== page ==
During my last job interview, the hiring manager wasn’t available to manage properly our cultural differences o he didn’t have the will to do it. After a few minutes of conversation the hiring manager said: “In a non-offensively way, but you have a very hard accent and we don't need waste more time with this conversation, because we work with blue collars, and you know..., they will not understand you”. 

His comment blown my mind, I wasn’t available to say anything, and sincerely him or his company doesn’t need more of my time. But I was curious about EEOC information and if there is a “Standard English Definition”

Is there a Standard English? 

My basis of English were acquired in Europe, it means, my pronunciation of the letters “t” is more strong than in the States, but, I incorrectly assumed that at the end, all is English, and my mix between my Spanish and British accent never was a showstopper for communications, I studied that there are different pronunciations ...tomayto, tomehto, or that past verbs as learned/learnt are completely different spelt, but at the end, all my teachers or mentors always said communications is two ways, and the most important is your will to improve.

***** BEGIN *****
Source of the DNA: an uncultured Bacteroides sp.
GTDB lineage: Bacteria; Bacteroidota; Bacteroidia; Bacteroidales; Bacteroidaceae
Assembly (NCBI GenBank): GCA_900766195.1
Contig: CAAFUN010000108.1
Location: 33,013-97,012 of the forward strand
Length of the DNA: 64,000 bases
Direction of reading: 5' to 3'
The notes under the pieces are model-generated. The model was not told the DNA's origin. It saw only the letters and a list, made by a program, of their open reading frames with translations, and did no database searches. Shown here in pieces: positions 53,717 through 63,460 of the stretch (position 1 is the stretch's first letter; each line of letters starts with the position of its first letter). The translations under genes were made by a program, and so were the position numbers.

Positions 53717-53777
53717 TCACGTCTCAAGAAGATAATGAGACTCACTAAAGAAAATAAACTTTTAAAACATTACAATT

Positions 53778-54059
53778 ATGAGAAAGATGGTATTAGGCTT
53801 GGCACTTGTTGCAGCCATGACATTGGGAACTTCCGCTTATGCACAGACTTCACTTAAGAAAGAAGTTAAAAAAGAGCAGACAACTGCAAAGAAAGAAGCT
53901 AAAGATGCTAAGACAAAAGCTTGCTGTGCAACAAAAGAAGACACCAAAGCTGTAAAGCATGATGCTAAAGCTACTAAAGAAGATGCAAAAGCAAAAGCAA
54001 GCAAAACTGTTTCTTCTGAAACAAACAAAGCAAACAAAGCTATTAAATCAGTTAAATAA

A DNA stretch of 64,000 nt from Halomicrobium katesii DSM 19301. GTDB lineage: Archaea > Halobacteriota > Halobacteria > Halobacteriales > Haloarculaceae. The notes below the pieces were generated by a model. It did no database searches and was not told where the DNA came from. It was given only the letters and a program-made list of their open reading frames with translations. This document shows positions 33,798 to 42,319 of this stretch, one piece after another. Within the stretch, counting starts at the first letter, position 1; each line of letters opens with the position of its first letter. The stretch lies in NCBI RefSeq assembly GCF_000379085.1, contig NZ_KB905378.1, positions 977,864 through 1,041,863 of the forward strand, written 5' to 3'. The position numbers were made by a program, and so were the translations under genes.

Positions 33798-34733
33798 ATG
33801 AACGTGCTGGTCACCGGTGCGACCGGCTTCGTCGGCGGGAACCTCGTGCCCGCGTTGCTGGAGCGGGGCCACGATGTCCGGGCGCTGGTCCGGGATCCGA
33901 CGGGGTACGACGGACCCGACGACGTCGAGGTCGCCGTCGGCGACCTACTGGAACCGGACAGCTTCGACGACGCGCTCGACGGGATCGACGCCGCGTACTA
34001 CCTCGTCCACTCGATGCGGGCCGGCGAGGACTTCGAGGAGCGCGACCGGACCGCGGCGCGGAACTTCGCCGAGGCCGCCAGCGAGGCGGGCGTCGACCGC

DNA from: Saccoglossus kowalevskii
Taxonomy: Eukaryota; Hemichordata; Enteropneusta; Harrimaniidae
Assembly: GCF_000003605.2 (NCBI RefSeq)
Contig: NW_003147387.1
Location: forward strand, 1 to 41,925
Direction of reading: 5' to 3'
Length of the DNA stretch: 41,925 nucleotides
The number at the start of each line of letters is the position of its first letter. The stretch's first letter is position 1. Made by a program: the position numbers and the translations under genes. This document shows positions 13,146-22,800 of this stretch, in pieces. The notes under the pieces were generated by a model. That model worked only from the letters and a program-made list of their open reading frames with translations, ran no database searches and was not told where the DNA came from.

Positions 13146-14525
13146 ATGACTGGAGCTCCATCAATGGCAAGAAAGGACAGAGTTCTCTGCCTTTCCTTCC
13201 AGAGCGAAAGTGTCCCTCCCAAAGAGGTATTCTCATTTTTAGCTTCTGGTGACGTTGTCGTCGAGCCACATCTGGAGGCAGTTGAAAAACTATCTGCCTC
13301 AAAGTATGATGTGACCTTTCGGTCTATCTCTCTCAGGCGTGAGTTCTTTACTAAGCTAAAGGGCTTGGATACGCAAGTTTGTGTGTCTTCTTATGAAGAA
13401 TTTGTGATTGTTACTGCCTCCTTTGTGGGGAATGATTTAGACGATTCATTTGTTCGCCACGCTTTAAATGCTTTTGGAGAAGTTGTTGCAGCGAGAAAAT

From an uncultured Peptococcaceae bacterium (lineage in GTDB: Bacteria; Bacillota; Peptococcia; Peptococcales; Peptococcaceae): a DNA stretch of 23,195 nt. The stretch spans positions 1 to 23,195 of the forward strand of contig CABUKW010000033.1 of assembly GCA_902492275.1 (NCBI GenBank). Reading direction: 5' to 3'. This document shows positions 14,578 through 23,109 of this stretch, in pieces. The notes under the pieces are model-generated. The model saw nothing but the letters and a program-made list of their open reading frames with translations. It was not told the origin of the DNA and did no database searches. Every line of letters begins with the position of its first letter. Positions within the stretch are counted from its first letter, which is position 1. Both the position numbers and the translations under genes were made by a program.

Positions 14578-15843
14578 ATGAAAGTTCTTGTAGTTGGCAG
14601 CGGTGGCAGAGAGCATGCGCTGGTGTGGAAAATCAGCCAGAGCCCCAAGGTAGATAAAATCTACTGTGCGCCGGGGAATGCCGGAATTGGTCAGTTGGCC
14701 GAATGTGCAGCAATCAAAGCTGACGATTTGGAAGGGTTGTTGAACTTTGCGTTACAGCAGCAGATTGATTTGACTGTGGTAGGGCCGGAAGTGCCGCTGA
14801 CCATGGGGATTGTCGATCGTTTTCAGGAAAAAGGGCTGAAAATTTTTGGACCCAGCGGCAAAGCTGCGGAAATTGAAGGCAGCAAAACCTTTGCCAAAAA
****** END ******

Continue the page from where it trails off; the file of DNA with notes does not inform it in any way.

In the entry for "Standard English" in The Oxford Companion to the English Language (1992), Tom McArthur observes that Standard English "is widely used term that resists easy definition but is used as if most educated people nonetheless know precisely what it refers to." Milroy and Milroy (1999) suggest that Standard English is "an idea in the mind rather than a reality, a set of abstract norms to which actual usage may conform to a greater or lesser extent" 

For people, Standard English (SE) is a synonym for good or correct English usage. Others use the term to refer to a specific geographical dialect of English or a dialect favored by the most powerful and prestigious social group. Some linguists argue that there really is no single standard of English.

Then, is there a World Standard English?

When I read newspapers or listen to the news, from different English speaker countries, I quickly realize that there is no World Standard English version. Each country where English is the first language is aware of their linguistic identity, and try to preserve it. 

And what happen with all the other countries? For those like me, that we have English as a secondary language, I think that we can be grouped into two categories depending on our geographical situation, we were trained to pronounce as American English or British English.

And what about accents? 

The Cambridge dictionary defines the accents as the way in which people in a particular area or country pronounce words.